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Ethology & Behavioural Ecology

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1 Ethology & Behavioural Ecology
The Evolution of Human Behaviour Chapter 14 Alcock (Animal Behavior) Tom Wenseleers

2 Plan of lecture The sociobiology controversy
Tests of sociobiological theory Adoption Mate preferences Coercive sex Parental care

3 1. The sociobiology controversy

4 The sociobiology controversy
E.O. Wilson Sociobiology: the new synthesis About the evolution of social behaviour in the animal kingdom; last chapter about evolution of human behaviour. Gave a popular account of theories developed by evolutionary biologists such as W.D. Hamilton, R. Trivers and J.M. Smith Heavy criticism, mainly stemming from various misunderstandings about evolution, or politically motivated (marxism, R. Lewontin, S.J. Gould) Accused Wilson of genetic determinism and prefer to think of human brain as a blank slate

5 Criticism caused by various misunderstandings (i)
(i) “we humans don’t do things because we want to raise our inclusive fitness. Also, many cultures cannot express fractions so they cannot possibly know their inclusive fitness.” We don’t need to be aware of ultimate reasons for behavior to engage in adaptive behavior. It’s enough that proximate mechanisms motivate us to do things that increase our direct or inclusive fitness (e.g. eating sweet things, have sex, take care of children or grandchildren).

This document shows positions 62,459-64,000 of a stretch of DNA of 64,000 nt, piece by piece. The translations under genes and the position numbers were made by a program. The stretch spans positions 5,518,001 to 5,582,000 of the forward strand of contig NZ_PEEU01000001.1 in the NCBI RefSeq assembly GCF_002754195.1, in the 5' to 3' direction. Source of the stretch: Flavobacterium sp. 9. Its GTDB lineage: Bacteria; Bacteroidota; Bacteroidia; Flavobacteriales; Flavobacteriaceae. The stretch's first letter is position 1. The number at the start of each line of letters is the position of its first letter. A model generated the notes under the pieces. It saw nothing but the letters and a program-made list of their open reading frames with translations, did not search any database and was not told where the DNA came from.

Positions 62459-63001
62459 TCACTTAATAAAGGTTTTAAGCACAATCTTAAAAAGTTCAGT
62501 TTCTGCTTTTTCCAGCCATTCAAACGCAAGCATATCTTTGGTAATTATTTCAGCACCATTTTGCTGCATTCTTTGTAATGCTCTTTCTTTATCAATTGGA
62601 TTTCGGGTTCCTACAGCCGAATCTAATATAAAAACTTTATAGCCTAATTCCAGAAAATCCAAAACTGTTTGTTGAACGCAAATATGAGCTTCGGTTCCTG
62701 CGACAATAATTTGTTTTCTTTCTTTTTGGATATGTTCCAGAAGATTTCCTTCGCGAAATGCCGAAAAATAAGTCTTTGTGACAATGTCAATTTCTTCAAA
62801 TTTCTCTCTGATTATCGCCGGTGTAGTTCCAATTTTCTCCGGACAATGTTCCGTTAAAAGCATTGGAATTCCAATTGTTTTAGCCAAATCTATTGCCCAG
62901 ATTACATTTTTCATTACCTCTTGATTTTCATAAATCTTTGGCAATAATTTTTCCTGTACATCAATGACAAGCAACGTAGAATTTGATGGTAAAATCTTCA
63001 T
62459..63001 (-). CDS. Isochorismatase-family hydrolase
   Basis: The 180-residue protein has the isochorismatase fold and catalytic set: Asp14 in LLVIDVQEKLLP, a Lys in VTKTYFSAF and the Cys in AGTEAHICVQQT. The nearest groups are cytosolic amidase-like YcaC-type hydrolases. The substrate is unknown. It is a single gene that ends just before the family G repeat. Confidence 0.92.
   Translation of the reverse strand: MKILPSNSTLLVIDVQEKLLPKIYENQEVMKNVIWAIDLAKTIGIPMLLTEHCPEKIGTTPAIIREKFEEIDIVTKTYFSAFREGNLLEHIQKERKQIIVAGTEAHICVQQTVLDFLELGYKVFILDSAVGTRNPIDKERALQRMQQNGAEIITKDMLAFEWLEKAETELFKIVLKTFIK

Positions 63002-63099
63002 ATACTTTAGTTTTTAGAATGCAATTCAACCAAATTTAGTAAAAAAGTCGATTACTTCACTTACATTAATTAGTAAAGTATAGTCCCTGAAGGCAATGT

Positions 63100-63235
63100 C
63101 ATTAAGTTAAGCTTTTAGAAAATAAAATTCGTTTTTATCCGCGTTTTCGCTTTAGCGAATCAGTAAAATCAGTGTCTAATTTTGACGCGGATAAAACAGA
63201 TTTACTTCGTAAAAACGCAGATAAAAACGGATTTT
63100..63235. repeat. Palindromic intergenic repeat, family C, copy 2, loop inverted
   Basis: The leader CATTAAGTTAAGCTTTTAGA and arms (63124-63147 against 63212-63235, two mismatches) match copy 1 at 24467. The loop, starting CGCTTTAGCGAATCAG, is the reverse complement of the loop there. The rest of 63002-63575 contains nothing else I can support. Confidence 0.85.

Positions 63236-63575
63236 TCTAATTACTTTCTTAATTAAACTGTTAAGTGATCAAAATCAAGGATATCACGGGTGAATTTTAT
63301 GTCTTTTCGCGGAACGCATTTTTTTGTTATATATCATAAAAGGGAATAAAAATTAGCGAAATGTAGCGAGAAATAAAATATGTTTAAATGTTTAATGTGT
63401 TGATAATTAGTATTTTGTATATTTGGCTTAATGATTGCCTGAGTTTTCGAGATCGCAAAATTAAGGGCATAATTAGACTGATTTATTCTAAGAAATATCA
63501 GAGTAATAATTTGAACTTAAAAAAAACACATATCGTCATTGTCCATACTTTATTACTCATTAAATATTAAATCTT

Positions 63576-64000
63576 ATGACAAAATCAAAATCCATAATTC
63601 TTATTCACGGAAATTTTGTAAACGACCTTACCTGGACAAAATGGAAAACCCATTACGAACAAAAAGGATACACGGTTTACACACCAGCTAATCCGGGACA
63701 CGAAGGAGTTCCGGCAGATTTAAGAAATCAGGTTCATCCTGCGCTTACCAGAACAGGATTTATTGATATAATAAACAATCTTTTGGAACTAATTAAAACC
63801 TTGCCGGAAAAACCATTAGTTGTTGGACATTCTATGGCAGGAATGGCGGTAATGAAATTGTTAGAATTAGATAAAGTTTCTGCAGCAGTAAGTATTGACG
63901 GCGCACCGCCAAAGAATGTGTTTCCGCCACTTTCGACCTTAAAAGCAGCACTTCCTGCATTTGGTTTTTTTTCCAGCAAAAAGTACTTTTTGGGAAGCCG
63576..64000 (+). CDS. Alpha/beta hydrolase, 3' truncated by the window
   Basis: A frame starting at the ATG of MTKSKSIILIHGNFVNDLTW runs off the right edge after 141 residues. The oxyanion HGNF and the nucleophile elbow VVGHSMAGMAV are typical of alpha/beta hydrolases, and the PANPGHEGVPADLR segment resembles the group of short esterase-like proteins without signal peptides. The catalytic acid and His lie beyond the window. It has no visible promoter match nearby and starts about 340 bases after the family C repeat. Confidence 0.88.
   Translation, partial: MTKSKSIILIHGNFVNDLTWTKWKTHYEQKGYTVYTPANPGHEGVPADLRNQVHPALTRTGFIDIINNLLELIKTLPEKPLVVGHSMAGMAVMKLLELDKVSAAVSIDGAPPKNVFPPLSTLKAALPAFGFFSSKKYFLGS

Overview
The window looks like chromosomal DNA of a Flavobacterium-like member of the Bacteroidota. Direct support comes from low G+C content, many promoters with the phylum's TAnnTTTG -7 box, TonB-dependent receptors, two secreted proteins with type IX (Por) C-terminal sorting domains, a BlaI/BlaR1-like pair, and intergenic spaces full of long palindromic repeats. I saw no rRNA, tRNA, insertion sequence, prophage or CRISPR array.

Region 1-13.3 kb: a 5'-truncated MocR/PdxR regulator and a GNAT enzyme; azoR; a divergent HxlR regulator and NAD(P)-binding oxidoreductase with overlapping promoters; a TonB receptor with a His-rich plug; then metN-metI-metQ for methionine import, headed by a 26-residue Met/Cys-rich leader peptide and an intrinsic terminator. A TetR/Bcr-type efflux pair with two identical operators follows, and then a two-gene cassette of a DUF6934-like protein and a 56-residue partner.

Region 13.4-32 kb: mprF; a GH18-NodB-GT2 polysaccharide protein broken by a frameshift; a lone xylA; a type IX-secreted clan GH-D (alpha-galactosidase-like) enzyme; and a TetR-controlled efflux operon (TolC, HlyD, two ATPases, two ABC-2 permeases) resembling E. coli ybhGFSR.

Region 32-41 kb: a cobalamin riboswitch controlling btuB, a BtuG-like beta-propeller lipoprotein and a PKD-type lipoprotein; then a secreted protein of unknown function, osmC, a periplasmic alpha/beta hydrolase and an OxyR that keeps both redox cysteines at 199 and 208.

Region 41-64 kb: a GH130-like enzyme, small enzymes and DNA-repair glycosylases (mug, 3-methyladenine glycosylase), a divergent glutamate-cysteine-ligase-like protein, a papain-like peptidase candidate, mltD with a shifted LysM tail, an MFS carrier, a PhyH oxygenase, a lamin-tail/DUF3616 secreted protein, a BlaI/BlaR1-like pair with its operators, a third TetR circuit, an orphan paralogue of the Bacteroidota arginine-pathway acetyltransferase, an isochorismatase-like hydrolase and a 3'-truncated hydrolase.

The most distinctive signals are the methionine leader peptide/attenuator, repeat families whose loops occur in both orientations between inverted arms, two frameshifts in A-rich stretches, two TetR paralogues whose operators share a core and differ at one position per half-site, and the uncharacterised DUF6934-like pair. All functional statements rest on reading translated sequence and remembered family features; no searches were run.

6 Criticism caused by various misunderstandings (ii)
(ii) “Not all human behavior is biologically adaptive and if various cultural practices appear unlikely to advance individual fitness sociobiological thinking isn’t a useful way of understanding human behavior." This assumes that all traits of an organism must be currently adaptive, which is not the case. E.g. evolutionary psychology makes the specific point that many traits may only have been adaptive in our ancestral environment (EEA or environment of evolutionary adaptedness). Evolutionary biology provides an intellectual toolset to address interesting questions in human behavior by generating and testing plausible evolutionary hypotheses.

7 Criticism caused by various misunderstandings (iii)
(iii) “Human behaviour is not entirely genetically determined, many behaviours are learned or acquired via cultural processes.” sociobiology never claimed that human behaviour is entirely genetically determined dual inheritance theory: looks explicitly at gene-culture coevolution (e.g. Robert Boyd) the genetic heritability of many traits is also very high (behavioural genetics) cultural traits are also often inherited from parents; in that case an evolutionary approach can be used irrespective of the fact that the trait in question is culturally determined

8 Behavioural genetics Variance in traits can be split up: Vtot=Vg+Vse+Vne heritability=Vg/Vtot=correlation in behaviour between MZ twins reared apart Genetic heritability (own genes) Shared environment (e.g. parental influence) Non-shared environment (i.e. unique influences) Size as an adult 78% 11% Neuroticity 50% 0% Social responsability 42% 23% 35% Religiosity (church attendance) 21% 46% 33% Religion 12% 51% 37% Silventoinen et al. Twin Res. 2003; Bouchard & McGue J. Neurobiol. 2003; D’Onofrio et al. J. Pers. 1999; Kendler et al. Am. J. Psych. 1997; Rushton Proc. Roy. Soc. 2004